A nonthermal plasma is in general any plasma which is not in thermodynamic equilibrium, either because the ion temperature is different from the electron temperature, or because the velocity distribution of one of the species does not follow a Maxwell–Boltzmann distribution.
In the context of food processing, a nonthermal plasma (NTP) is specifically an antimicrobial treatment being investigated for application to fruits, vegetables and other foods with fragile surfaces. These foods are either not adequately sanitized or are otherwise unsuitable for treatment with chemicals, heat or other conventional food processing tools. The term cold plasma has been recently used as a convenient descriptor to distinguish the one-atmosphere, near room temperature plasma discharges from other plasmas, operating at hundreds or thousands of degrees above ambient (see Plasma (physics) § Temperatures). Within the context of food processing the term "cold" can potentially engender misleading images of refrigeration requirements as a part of the plasma treatment. However, in practice this confusion has not been an issue. Cold plasma may also refer to the barely ionized (<0.1%) plasmas in general.
The nomenclature for nonthermal plasma found in the scientific literature is varied. In some cases, the plasma is referred to by the specific technology used to generate it ("gliding arc", "plasma pencil", "plasma needle", "plasma jet", "dielectric barrier discharge", "Piezoelectric direct discharge plasma", etc.), while other names are more generally descriptive, based on the characteristics of the plasma generated ("one atmosphere uniform glow discharge plasma", "atmospheric plasma", "ambient pressure nonthermal discharges", "non-equilibrium atmospheric pressure plasmas", etc.). The two features which distinguish NTP from other mature, industrially applied plasma technologies, is that they are 1) nonthermal and 2) operate at or near atmospheric pressure. An upcoming technology will add the capabilities of nonthermal plasma to dentistry and to medicine, a field known as plasma medicine.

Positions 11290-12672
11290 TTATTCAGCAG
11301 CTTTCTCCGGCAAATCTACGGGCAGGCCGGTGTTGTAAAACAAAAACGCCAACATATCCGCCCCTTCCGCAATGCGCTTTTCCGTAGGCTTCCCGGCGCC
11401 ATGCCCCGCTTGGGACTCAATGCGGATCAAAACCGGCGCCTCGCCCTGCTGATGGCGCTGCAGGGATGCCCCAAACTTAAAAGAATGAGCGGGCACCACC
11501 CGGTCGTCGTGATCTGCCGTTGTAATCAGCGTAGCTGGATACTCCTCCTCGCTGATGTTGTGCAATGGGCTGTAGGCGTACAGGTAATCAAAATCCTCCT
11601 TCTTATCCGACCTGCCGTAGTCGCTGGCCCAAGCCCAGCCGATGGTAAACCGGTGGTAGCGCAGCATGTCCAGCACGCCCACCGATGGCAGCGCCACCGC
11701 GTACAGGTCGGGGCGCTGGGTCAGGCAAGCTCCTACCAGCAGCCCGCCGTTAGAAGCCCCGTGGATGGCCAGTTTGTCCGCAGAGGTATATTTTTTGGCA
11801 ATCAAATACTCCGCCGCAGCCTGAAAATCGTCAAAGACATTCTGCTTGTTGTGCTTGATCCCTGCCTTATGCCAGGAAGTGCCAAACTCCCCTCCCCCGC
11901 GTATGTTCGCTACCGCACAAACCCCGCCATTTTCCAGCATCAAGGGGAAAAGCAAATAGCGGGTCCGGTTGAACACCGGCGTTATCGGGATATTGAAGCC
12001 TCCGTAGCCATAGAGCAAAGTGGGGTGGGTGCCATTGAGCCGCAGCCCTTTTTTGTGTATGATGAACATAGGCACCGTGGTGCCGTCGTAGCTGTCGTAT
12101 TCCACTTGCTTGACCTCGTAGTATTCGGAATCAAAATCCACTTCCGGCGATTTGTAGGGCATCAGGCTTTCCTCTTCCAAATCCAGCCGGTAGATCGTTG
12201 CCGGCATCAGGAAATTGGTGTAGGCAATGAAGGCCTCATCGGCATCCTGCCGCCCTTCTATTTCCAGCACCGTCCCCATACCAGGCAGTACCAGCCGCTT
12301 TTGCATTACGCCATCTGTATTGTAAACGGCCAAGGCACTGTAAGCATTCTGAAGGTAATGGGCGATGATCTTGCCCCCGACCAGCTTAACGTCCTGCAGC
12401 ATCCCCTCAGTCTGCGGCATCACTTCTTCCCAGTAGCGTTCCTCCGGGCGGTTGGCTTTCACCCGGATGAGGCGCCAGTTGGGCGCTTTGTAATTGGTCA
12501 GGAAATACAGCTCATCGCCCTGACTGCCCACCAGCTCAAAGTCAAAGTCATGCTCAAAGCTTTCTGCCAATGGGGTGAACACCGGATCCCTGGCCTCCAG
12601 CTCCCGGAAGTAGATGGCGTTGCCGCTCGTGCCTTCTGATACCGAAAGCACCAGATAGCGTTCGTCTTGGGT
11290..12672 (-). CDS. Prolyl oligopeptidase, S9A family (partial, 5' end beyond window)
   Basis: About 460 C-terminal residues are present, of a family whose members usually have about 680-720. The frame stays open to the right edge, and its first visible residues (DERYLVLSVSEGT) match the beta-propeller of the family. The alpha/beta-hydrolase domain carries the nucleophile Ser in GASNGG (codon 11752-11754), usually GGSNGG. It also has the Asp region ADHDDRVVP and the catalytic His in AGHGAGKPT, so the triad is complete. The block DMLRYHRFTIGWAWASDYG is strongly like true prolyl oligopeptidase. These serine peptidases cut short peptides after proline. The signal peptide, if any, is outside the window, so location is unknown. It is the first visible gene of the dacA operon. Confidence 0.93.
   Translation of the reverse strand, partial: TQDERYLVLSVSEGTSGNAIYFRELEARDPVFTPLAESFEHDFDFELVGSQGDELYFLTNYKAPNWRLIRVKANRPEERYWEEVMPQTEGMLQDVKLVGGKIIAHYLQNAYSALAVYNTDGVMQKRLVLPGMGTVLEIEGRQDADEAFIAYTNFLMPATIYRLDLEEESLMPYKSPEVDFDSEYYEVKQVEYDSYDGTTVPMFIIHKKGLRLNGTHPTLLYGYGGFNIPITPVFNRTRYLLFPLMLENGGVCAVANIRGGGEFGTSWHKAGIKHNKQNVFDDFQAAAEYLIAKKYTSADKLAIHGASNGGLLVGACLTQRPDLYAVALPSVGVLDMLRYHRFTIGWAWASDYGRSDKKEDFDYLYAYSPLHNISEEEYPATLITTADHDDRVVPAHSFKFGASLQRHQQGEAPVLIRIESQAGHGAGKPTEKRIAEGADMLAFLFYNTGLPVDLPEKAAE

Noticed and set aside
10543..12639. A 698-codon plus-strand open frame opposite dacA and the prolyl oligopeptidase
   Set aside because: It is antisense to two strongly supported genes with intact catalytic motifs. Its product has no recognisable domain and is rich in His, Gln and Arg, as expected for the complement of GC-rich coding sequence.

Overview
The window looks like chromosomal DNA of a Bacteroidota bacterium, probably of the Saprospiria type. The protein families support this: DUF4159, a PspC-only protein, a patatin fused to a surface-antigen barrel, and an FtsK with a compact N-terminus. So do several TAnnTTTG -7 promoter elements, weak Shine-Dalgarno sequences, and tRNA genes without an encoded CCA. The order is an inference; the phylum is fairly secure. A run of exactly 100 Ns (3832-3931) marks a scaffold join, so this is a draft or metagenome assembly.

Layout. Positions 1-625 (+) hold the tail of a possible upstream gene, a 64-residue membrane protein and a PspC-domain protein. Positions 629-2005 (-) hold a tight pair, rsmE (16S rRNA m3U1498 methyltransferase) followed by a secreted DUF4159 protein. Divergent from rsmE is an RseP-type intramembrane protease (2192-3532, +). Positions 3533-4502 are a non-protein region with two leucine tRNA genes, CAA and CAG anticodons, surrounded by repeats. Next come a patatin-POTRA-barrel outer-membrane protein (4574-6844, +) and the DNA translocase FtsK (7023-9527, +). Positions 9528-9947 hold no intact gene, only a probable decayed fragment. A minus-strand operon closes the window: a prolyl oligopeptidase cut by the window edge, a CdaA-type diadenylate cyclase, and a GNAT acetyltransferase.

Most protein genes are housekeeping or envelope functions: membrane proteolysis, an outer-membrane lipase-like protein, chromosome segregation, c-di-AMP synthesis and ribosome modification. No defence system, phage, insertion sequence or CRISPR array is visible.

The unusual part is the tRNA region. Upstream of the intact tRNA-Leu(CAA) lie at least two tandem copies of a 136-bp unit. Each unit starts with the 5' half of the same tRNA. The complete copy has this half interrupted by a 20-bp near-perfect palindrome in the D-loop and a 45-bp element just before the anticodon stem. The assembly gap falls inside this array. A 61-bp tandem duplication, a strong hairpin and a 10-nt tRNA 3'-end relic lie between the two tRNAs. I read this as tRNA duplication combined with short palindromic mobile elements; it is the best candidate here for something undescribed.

|NTP technology class|
|I. Remote treatment||II. Direct treatment||III. Electrode contact|
|Nature of NTP applied||Decaying plasma (afterglow) - longer lived chemical species||Active plasma - short and long-lived species||Active plasma - all chemical species, including shortest lived and ion bombardment|
|NTP density and energy||Moderate density - target remote from electrodes. However, a larger volume of NTP can be generated using multiple electrodes||Higher density - target in the direct path of a flow of active NTP||Highest density - target within NTP generation field|
|Spacing of target from NTP-generating electrode||Approx. 5 – 20 cm; arcing (filamentous discharge) unlikely to contact target at any power setting||Approx. 1 – 5 cm; arcing can occur at higher power settings, can contact target||Approx. ≤ 1 cm; arcing can occur between electrodes and target at higher power settings|
|Electrical conduction through target||No||Not under normal operation, but possible during arcing||Yes, if target is used as an electrode OR if target between mounted electrodes is electrically conductive|
|Suitability for irregular surfaces||High - remote nature of NTP generation means maximum flexibility of application of NTP afterglow stream||Moderately high - NTP is conveyed to target in a directional manner, requiring either rotation of target or multiple NTP emitters||Moderately low - close spacing is required to maintain NTP uniformity. However, electrodes can be shaped to fit a defined, consistent surface.|
|Examples of technologies||Remote exposure reactor, plasma pencil||Gliding arc; plasma needle; microwave-induced plasma tube||Parallel plate reactor; needle-plate reactor; resistive barrier discharge; dielectric barrier discharge|
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